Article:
If you decide to fold and run, you are not meant to run a business and you will struggle your entire life to find success at any level. Harsh? Perhaps. Reality? Most definitely.

Success is not easy. It’s hard. It’s messy. It’s a struggle to get there and even harder to stay there. You need to learn how to fight for what you want when it gets tough. Most importantly, you need to learn when to bring some offense to the fight so you’re not always playing defense. An attack will come fast and furious at times, and you will need to take what you have been dealt and make the most of it.

Fight the fight, and, most importantly, fight to win. Let everyone around you know that you are in this to win and that if they come at you, you will push back on them even harder.

Shit happens—keep pushing forward.

On your journey through your career, you will be faced with adversity on many levels. Do not let these moments break you. It’s hard, I know. But it gets easier with every passing day. You are not alone. Everyone’s dealing with their own demons. It can feel like the weight of the world is on your shoulders at times, but you can do it. You can push through this. Just stay positive and surround yourself with positive people who want the same things. You will soon realize that your circle should remain tight. Keep the cancer out.

Remember: If it were easy, everyone would do it. It’s true. People are lazy. They want the fruits of success without the incredibly hard work that is required to get there. If you are one of those people who gets this and understands that success is not about luck but about working longer and harder than your peers and doing the things that no one wants to do, I am speaking to you.

Success is there for you. Work hard, and when you feel like quitting, push even harder. Pull an all-nighter. Do what you need to do to achieve your goals. When those around you are laughing at you, mocking you, telling you it can’t be done, use that as fuel. Prove them wrong. Be motivated to show them you will succeed. The ways you handle the pressure will become your defining moments. I believe in you.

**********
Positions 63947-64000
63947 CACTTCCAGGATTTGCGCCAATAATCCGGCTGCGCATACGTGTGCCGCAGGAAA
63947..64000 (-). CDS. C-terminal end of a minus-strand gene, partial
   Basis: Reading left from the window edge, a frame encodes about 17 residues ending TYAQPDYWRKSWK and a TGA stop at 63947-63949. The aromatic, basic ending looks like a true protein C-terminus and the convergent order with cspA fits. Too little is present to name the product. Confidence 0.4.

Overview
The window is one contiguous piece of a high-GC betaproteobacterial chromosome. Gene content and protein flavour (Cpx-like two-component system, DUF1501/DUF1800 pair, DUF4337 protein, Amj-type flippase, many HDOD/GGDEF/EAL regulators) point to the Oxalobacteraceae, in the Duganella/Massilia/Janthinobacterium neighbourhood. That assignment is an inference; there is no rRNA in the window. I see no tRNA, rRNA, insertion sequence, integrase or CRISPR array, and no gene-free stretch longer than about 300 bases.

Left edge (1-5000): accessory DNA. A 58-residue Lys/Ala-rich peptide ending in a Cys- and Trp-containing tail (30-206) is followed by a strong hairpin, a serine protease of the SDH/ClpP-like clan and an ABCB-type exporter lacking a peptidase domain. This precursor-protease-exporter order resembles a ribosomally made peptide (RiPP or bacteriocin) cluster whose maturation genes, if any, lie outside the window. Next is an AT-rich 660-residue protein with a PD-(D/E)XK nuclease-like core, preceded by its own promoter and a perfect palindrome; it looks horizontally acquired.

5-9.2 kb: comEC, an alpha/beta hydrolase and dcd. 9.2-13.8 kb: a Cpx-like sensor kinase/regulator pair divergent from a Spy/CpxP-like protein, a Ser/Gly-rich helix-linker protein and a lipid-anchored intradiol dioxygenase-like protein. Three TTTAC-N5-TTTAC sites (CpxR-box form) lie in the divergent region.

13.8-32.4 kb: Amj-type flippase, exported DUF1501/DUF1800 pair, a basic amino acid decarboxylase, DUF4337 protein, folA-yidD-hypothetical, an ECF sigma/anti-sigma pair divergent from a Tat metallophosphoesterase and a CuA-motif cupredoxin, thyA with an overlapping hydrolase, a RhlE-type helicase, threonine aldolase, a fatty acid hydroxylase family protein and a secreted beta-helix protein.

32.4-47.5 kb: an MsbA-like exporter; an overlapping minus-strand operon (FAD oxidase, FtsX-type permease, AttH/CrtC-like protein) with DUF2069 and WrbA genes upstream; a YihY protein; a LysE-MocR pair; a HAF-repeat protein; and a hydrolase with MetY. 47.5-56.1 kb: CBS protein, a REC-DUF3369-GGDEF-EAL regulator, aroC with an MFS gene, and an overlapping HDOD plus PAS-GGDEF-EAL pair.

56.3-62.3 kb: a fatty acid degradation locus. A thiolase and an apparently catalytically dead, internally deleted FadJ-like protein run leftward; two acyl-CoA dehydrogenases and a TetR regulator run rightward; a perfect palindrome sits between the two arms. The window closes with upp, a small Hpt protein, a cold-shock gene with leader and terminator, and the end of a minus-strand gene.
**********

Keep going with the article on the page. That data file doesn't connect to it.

And by the way, I am wearing Chino’s as I write this.


Posted on May 16, 2018 by Admin under Modeling, Photo Sessions, Photography
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The most exciting kinds of artificial lighting are those that mimic natural light. It’s not easy to recreate nature’s subtle, atmospheric qualities. Beginners make the common mistake of throwing way too much light at what they’re shooting. Whether you’re shooting people or products, less is more. The more focused the lighting, the more interesting and visually compelling it becomes. If there’s light everywhere, there’s no direction for the viewer’s eye to follow. If there’s a scarcity of light, the areas that are illuminated become the focal point. We see this kind of subtle light in nature.

Lighting geeks like me love nothing more than watching the way sunlight behaves as it streams through a narrow opening, moves across the sky or scatters into beams of light as it breaks through clouds or strikes the leaves of a tree overhead. It results in unique shapes and patterns. These magic lighting moments give me pause and remind me how powerful light and shadow can be in creating mood and atmosphere.

In photography, we recreate these effects using tools known as “go-betweens,” aka “gobos.” These are typically a piece of wood or metal with a series of shapes and/or patterns cut into it. A gobo goes between the light and the subject to cast a shape or pattern onto it. There are also constant lights and strobe modifiers with built-in mechanisms that allow shapes to be created with light and also permit the definition of those shapes to be varied as desired.